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Protect Your Evergreens From Winter Winds

We plant evergreens for their graceful beauty and magnificent color that breaks up winter’s white and drab brown. This beauty and color come with a price. In winter, evergreens are exposed to winds that can dry them out and cause branch dieback. The dieback appears as brown patches on an otherwise green tree or shrub.


Unlike deciduous trees and shrubs that go dormant in winter, evergreens continue their bodily functions, although at a much slower pace. This includes photosynthesis, which depends on water and nutrients from the soil reacting with the sun’s energy to make food that’s stored in the plant’s root system until it’s needed elsewhere in the plant.


Water and oxygen are byproducts of photosynthesis. The oxygen is released into the atmosphere for us to breathe and water is released through the plant’s leaves or needles. This release of water is called transpiration.


When the ground freezes in winter, roots can’t absorb water from the soil. The plant then depends on reabsorbing transpired water back in through the leaves or needles. High winds, however, blow the water off the leaves or needles before it can be reabsorbed, causing the leaves or needles to dry out. This is called desiccation.


Desiccation can be minimized by spraying a wax like substance, called anti-desiccant, on your evergreens. The most popular brand name is Wilt-Pruf. You can buy it in spray bottles at garden centers if you have only a few evergreens to spray. We use a backpack sprayer to apply antidesiccant to properties with greater needs, such as large evergreen trees or many evergreen shrubs.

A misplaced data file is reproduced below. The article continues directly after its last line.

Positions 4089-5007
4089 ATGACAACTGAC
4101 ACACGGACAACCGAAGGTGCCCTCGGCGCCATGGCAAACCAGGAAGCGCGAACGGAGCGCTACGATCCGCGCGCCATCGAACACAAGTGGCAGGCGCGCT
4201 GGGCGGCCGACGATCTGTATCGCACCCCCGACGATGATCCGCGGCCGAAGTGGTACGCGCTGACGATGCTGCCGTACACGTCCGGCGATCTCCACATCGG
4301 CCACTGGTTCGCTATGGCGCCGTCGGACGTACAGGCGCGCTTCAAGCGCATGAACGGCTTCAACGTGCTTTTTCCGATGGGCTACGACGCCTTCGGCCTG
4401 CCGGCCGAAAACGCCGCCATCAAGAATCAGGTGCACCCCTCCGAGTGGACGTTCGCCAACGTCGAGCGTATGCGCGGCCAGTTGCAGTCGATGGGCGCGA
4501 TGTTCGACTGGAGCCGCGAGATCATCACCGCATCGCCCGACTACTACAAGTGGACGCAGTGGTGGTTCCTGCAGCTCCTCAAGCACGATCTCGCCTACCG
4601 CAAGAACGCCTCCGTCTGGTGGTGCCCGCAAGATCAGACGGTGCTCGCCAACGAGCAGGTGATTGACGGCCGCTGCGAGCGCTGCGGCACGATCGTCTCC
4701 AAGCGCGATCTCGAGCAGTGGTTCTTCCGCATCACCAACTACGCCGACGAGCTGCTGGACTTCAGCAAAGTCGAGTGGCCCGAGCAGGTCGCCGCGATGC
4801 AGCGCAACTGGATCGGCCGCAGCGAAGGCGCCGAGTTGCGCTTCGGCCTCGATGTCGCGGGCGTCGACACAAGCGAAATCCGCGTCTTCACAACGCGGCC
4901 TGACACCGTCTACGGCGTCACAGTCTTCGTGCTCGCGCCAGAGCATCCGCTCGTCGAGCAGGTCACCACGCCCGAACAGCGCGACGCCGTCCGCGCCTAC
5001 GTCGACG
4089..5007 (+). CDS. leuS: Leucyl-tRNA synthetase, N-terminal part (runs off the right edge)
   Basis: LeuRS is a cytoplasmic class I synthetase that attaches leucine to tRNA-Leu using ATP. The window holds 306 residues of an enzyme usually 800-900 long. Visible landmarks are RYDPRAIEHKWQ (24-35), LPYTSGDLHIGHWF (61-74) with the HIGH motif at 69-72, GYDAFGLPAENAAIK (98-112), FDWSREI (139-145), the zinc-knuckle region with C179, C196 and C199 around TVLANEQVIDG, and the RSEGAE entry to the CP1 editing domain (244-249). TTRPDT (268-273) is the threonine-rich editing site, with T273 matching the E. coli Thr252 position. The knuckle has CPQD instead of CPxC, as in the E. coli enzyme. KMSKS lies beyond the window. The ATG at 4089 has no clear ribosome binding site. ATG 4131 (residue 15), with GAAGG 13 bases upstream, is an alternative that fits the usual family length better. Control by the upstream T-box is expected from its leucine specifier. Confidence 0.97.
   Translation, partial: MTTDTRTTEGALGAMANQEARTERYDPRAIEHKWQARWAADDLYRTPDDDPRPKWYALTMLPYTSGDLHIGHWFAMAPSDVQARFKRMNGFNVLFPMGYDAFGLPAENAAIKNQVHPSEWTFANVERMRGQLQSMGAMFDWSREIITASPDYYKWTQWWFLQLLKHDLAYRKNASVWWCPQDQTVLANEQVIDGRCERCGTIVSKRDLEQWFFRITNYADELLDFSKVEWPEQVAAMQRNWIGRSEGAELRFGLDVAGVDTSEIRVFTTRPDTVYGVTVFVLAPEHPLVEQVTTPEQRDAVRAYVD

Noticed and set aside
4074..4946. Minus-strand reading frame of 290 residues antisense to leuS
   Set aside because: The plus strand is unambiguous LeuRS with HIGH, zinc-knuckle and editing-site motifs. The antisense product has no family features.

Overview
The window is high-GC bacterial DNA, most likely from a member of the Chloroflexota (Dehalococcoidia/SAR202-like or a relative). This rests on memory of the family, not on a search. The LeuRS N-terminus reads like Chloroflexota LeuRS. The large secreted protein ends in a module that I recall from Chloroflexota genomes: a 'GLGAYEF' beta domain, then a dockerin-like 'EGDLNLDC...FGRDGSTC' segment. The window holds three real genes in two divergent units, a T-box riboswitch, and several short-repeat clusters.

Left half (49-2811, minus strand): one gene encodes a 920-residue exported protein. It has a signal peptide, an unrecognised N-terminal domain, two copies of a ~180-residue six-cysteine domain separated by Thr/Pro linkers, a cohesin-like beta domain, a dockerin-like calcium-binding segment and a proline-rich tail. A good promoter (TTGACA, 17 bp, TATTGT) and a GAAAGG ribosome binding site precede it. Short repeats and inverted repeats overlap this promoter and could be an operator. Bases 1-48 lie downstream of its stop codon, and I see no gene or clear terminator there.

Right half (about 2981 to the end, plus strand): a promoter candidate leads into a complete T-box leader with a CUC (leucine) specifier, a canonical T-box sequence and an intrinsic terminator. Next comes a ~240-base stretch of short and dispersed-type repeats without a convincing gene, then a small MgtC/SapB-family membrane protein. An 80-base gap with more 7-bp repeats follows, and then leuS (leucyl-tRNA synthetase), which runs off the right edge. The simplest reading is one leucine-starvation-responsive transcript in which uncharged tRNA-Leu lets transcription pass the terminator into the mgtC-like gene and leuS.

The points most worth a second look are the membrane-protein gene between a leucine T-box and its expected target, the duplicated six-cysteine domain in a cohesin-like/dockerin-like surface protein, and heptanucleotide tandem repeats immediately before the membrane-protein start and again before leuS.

When deciding on how many evergreens need spraying on your property, include broadleaf evergreens, such a boxwoods and rhododendrons, as well as conifers. With more leaf area, broadleaf evergreens tend to transpire more water than conifers.


Tender trees, especially young trees that you just planted this year, may need a burlap coat, as well as anti-desiccant. Just drive poles into the ground around the perimeter of the tree, wrap with burlap and staple it to the poles. Be sure to keep the top open to moisture and sunlight. Wrapping may also be needed for trees planted close to the road to protect them from road salt spray.


Anti-desiccant is one of the most economical insurance policies you can buy to increase the survival rate of evergreen trees and shrubs. You should plan ahead, however, since there is a relatively short application opportunity. It has to be applied when the temperature falls below 40ºF but after the chance of warm days passes since warm days can melt the material. You can buy anti-desiccant at the garden store now and hold on to it until needed. If you want us to apply it, you should call now so we can schedule the application.

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